If you track and report most of your work in JIRA, the integration between Confluence and JIRA makes it easy to insert your release results straight from JIRA into a Confluence page, where you can add more color and detail, publish internally, and also make them publicly available.

Create an internal release report

Start with the JIRA Reports Blueprint in Confluence. Select Create from template from the top nav (3-dot button next to ) > JIRA report > Change log  Create          

Select the Change log report to create an internal release report. This report type gives you a detailed summary of the JIRA issues that were completed in a given release or project. Confluence guides you through creating the report and you can clarify which release you want to report on and what to include.

Select the appropriate project. (If you have more than one JIRA instance, also select which site you want to use.) Complete the appropriate fields for the Create a change log screen and select CreateYour change log report will include the data you specified from JIRA, as well as other important page elements that you can edit and fine tune. 

You can either create a dynamic or a static list of issues. Because release notes are a point-in-time communication, a static list is best. If you'd rather include a dynamic list, hit the Switch to advanced link and enter custom JQL. (See the documentation for the JIRA report blueprintfor more details.)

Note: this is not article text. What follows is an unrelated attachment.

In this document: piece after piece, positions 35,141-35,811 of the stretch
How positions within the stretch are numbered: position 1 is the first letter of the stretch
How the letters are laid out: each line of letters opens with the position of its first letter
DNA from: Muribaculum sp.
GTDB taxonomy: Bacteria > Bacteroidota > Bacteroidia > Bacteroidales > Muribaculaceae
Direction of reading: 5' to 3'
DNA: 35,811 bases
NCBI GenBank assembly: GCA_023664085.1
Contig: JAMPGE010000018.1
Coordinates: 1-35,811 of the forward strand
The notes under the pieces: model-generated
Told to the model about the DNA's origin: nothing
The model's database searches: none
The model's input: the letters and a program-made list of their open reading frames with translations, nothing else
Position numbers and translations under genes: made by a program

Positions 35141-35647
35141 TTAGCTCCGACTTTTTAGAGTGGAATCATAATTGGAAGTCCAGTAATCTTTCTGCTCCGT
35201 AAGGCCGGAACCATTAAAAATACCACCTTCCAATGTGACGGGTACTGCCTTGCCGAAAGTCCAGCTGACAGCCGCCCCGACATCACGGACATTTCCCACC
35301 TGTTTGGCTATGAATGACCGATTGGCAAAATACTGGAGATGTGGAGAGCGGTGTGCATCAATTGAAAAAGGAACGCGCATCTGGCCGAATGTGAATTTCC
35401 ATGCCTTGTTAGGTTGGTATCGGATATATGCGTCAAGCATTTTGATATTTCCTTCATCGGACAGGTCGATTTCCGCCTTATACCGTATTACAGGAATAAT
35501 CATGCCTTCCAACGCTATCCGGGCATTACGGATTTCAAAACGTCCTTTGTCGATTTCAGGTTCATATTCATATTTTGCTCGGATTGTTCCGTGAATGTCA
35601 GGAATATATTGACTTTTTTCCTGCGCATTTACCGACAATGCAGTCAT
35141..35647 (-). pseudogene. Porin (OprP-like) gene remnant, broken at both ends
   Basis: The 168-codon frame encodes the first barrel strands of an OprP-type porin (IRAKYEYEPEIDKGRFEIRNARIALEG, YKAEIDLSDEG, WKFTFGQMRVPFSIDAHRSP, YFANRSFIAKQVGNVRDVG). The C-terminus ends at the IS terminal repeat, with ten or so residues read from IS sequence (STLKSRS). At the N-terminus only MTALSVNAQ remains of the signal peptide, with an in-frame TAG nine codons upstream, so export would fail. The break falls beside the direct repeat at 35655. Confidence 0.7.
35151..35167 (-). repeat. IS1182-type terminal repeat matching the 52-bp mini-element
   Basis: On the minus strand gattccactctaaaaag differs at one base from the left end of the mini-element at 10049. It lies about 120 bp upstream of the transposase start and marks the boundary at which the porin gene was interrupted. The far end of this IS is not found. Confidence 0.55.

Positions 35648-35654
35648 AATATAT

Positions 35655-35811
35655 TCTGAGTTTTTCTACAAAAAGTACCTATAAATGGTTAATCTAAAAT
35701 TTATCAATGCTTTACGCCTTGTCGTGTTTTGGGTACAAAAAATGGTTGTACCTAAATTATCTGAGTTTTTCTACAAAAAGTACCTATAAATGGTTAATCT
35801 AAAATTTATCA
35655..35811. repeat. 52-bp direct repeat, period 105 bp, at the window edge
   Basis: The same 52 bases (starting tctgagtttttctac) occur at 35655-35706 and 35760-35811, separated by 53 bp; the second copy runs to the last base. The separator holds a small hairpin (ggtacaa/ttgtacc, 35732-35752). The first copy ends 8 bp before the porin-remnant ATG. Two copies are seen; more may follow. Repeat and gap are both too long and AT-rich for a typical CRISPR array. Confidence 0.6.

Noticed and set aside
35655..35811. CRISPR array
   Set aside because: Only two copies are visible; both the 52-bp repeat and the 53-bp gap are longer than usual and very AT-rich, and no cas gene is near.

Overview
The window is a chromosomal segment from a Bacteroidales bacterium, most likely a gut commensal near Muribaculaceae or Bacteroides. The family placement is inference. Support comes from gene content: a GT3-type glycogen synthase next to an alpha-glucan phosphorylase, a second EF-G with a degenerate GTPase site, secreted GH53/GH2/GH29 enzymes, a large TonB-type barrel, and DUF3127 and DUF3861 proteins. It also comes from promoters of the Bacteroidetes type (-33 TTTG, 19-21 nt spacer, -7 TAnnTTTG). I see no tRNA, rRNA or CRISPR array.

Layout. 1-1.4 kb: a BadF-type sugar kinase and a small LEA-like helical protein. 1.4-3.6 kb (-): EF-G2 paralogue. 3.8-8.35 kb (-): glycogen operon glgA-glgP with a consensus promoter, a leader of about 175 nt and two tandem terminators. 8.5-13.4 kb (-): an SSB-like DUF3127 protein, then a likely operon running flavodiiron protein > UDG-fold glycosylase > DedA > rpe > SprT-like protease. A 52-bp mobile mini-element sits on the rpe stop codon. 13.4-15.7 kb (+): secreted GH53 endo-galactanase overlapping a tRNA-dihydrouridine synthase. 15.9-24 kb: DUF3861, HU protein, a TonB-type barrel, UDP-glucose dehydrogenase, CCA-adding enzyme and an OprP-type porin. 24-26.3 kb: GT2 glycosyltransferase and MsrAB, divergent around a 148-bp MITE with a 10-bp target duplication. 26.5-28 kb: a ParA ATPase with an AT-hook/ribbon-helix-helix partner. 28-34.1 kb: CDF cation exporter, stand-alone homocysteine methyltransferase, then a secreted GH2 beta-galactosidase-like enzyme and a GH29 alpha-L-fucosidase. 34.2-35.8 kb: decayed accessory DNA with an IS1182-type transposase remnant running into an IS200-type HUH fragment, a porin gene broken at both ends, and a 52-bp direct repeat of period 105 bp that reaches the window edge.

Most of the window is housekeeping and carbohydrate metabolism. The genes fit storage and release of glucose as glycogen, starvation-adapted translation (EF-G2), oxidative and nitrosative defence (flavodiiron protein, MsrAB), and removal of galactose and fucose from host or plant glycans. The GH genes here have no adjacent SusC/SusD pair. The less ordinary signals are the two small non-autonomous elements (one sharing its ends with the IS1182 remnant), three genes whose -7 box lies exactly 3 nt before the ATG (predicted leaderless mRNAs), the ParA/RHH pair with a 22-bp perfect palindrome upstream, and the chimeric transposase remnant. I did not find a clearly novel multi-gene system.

Here's what the page looks like in edit mode.

The top of your page:

And after you've saved:

As you can see, this  change log  is  focused on bug fixes.

Confluence will automatically break your release down into "Bug Fixes," "New Features," "Improvements" etc. based on the issue type in JIRA. This automation is really helpful and eliminates the need for lots of manual editing and formatting.

Create public facing release notes  

Craft the perfect release notes for your customers again and again by creating your own release notes template. Here's an example of the template we use when publishing JIRA release notes on our documentation site.

Templates

Once you've created a release notes page you like, Confluence lets you "templatize" that page so you can use it again and again. By standardizing your release notes with a page template, you'll establish consistency for everyone using release notes. Learn more about  Creating a template  in Confluence.

 

 

In the template, we've included instructional text to help guide the page creator. The most important thing to include at the top is a small blurb summarizing what's in your release, or the major theme. If it's just a bug fix release, however, there won't be much to add in this space. But if it's a major release, consider adding a blurb about the impact of new features, functionality, etc.

The page includes:

Macros :

    • Table of contents macro – Gives a brief summary of everything in your release notes.
    • JIRA issues macro – Details all the issues that were resolved in the release as well as how many votes popular issues have received.
        

Pro tip